A member of Ukraine's emergency services receives training in explosive ordnance disposal in the western Kosovo city of Peja on April 25, 2022. CPJ has issued a video and safety note with advice on how to mitigate risk for journalists working where mines and unexploded ordnance are present (AP Photo/Visar Kryeziu)

Physical Safety: Mines and unexploded ordnance

For journalists on the ground, mines and unexploded ordnance (UXO) pose a deadly threat, especially when they don’t know what to look for. Given an increased concern about the widespread use of these weapons in Ukraine, CPJ Emergencies has created this video and safety note to explain how to work safely in an environment where UXO and explosive devices are present.

Here is some information to keep in mind to mitigate the risk:

  • Boobytraps, mines, improvised explosive devices (IEDs), and unexploded ordnance (UXO) are a potential risk in areas where there has been combat, near the front lines, or that have been occupied.
  • Areas near military installations/camps, checkpoints, bridges, paths, abandoned vehicles or buildings, and access points like doorways are popular places to leave explosive traps. In some conflict zones, combatants have even booby-trapped bodies and animal carcasses.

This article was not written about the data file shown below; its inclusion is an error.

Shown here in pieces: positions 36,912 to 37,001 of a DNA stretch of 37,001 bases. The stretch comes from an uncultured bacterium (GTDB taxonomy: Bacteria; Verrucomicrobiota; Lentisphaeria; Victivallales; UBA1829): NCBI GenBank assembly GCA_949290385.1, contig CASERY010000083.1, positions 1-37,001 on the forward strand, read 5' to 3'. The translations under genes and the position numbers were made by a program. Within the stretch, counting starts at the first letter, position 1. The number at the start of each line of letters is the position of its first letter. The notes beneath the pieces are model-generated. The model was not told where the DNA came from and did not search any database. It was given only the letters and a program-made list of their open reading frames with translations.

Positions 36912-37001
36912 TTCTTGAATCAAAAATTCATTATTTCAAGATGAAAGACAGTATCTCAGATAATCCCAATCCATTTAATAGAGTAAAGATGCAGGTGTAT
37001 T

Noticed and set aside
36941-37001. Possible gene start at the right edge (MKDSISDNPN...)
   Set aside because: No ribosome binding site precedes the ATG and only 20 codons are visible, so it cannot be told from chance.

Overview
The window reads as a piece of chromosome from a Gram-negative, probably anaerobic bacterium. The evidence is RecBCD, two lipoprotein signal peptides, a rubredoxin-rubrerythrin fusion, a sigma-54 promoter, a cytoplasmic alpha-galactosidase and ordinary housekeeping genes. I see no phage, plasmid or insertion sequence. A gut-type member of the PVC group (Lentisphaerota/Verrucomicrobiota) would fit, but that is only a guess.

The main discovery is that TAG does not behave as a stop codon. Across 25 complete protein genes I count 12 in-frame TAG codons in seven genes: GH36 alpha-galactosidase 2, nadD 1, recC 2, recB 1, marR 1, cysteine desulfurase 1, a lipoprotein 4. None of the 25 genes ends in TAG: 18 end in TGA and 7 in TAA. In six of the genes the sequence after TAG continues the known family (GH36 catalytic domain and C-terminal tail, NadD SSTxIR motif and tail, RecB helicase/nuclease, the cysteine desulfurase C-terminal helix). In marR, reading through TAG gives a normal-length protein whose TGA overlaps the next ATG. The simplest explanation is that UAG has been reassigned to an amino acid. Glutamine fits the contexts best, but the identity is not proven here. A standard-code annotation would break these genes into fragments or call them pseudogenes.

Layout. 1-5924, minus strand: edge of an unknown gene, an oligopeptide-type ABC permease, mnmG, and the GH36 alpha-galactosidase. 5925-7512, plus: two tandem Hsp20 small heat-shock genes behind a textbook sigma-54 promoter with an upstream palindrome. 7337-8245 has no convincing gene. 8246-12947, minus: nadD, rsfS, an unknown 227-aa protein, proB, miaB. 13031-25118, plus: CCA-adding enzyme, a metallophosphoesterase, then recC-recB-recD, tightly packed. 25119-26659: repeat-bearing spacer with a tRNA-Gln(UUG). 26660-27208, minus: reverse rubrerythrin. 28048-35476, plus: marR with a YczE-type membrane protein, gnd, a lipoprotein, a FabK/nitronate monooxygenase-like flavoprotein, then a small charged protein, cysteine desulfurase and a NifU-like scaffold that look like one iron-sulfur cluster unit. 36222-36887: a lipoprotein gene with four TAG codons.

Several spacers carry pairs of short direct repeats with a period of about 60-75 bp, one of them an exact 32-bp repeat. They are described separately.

• Before entering an area, always do a risk assessment and speak to local people or authorities. Identify the potential for UXO and what type of signage is used in the area. Have an emergency evacuation plan in place in case you encounter explosives or there is an incident. First aid assistance and evacuation should be a primary consideration.
  • In areas where explosive devices are likely, do not move around at night or when visibility is reduced.
  • When entering a new area, always look out for official and/or improvised warnings/signage warning of UXO. Some other indicators of a potential threat include debris caused by explosions, explosive craters, abandoned weaponry, and recent signs of excavation or disturbed ground/vegetation.   
  • Remember: If there is one explosive device there are likely to be more. Bomblets and independent small charges are often used in such areas. There are even explosive devices designed to resemble toys or other innocent items.

If you encounter UXO or explosive devices:

  • Stop immediately
  • Never touch it or attempt to defuse or move it.
  • Keep calm. Call for help and clearly communicate the threat to all in your party. Extract yourself by carefully leaving the exact same way you arrived.
  • Once safe, use your mobile phone to establish the GPS location of the explosive devices/UXO and report them to the authorities.
  • Warn other media and individuals in the area about the risks. 

CPJ has more resources to help you prepare for a safe assignment on our website.